The First Passage Time (FPT) problem corresponds to detect the epoch when a stochastic process crosses a constant or a time varying threshold for the first time. Deriving the density, distribution and moments of this random variable is of paramount interest in many scientific fields and applications, such as probability theory, statistics, finance, neuroscience, psychology, reliability theory, etc. Despite the FPT problem has been widely analytically investigated for unidimensional processes, explicit expressions of the FPT density are available only for the Wiener process, for a special case of the Ornstein-Uhlenbeck (OU) process and of the Cox-IngersollRoss (also known as Feller or square-root) process, and for some processes which can be obtained through suitable measure or spacetime transformations of the previous processes. For other processes it has been proved that the FPT distribution function can be obtained as solution of several different integral equations, which however tend to be very difficult to be solved analytically. This has determined the development of ad hoc numerical methods for the solution of integral equations and related tasks (e.g. equations for the moments) arising from the FPT problem.

At the same time, there has been an increasing need to provide algorithms for the simulation of FPTs. Indeed simulations can be used to explore the theoretical properties of the model, as well as to approximate the FPT density, moments and other quantities of interest. But simulations of FPTs arrive with their own set of problems. Apart from pure numerical issues, there is a reasonable chance of missing the exact time of the first crossing when the process is being time discretized. There are possibilities to reduce or even even eliminate this error, e.g. considering bridge processes or sampling from the true FPT distribution, but again formulae and algorithms for this have only been provided for very few processes and most of the time for constant thresholds. Additionally exact simulation is only possible for a small class of processes. For more general ones, one has to rely on approximation schemes.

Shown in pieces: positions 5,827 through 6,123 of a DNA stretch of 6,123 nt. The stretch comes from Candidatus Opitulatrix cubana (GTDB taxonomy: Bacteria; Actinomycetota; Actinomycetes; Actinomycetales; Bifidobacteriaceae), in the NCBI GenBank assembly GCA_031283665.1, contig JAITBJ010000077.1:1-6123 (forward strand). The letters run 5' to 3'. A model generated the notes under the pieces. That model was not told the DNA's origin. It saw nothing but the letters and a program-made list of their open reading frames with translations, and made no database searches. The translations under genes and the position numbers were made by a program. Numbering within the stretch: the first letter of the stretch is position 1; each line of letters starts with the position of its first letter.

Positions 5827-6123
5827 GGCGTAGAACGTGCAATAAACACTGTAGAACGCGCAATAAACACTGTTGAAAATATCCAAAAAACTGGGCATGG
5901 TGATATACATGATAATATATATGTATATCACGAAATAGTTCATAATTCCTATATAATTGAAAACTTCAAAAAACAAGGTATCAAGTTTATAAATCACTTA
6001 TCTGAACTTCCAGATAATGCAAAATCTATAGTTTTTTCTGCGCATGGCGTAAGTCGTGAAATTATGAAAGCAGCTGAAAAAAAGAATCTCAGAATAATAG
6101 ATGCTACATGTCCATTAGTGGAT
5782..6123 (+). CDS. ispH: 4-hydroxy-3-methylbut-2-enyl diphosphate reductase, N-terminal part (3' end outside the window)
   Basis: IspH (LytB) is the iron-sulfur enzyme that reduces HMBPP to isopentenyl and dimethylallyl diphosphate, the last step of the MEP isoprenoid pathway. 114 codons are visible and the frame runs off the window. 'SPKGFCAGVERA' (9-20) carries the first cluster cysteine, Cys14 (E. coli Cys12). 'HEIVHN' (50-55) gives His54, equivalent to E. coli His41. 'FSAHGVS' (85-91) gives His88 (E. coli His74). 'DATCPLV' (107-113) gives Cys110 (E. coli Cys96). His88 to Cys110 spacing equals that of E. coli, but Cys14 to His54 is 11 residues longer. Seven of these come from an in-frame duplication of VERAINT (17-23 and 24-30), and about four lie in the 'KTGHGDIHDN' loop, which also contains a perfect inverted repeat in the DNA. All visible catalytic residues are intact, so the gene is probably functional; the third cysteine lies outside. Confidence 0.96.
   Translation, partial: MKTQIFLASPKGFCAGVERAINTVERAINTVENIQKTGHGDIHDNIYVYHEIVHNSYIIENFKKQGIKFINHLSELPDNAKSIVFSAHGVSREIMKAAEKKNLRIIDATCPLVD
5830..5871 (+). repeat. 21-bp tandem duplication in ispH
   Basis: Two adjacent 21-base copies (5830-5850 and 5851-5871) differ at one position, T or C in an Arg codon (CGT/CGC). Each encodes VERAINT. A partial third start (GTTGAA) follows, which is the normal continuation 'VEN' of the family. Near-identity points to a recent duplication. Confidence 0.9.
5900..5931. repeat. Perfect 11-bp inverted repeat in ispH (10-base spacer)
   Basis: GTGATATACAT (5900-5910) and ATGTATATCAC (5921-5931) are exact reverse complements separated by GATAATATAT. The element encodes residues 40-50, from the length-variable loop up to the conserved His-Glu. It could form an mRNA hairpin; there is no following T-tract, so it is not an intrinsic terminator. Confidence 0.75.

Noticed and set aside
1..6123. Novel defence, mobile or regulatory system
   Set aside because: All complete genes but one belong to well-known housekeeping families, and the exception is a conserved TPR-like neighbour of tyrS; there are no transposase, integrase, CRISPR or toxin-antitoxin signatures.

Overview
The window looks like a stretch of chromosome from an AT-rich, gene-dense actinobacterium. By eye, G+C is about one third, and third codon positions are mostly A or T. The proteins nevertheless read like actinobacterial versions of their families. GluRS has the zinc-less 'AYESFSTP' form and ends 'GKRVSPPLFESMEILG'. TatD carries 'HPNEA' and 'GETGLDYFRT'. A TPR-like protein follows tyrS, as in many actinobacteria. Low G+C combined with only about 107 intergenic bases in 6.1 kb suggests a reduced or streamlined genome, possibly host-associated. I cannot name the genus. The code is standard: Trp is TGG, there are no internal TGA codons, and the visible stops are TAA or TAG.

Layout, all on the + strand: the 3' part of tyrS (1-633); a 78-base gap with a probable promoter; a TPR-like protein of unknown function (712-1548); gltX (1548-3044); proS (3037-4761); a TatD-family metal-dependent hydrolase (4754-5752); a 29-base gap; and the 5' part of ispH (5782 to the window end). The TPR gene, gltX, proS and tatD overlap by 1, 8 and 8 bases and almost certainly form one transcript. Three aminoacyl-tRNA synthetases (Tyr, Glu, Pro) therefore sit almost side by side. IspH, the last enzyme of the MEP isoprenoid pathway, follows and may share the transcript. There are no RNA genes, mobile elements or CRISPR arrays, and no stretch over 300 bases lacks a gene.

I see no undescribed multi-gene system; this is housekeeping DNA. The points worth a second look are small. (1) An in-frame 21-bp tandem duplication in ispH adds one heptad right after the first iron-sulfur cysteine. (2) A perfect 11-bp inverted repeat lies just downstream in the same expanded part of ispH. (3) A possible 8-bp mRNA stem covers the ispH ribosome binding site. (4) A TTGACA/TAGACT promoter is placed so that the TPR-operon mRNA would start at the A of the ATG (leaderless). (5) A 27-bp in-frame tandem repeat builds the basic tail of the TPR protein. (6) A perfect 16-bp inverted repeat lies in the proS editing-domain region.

Apart from presenting results scattered around multiple papers in a unified notation, the goal of this thesis is to implement a software that is able to deal with simulation of FPTs from a broad class of processes and general thresholds, numerical computation of results for the FPT of the Wiener, the Ornstein Uhlenbeck and the Feller process, and check for possible measure transformation. A code for checking whether a given diffusion process can be linked back to a Wiener or Feller process has been implemented in Mathematica, while simulations, computations of moments and FPT density approximation have been implemented in Rcpp, which is an interface between the computing environment R [1] and C++, which drastically reduces the computational time in comparison to other R based algorithms.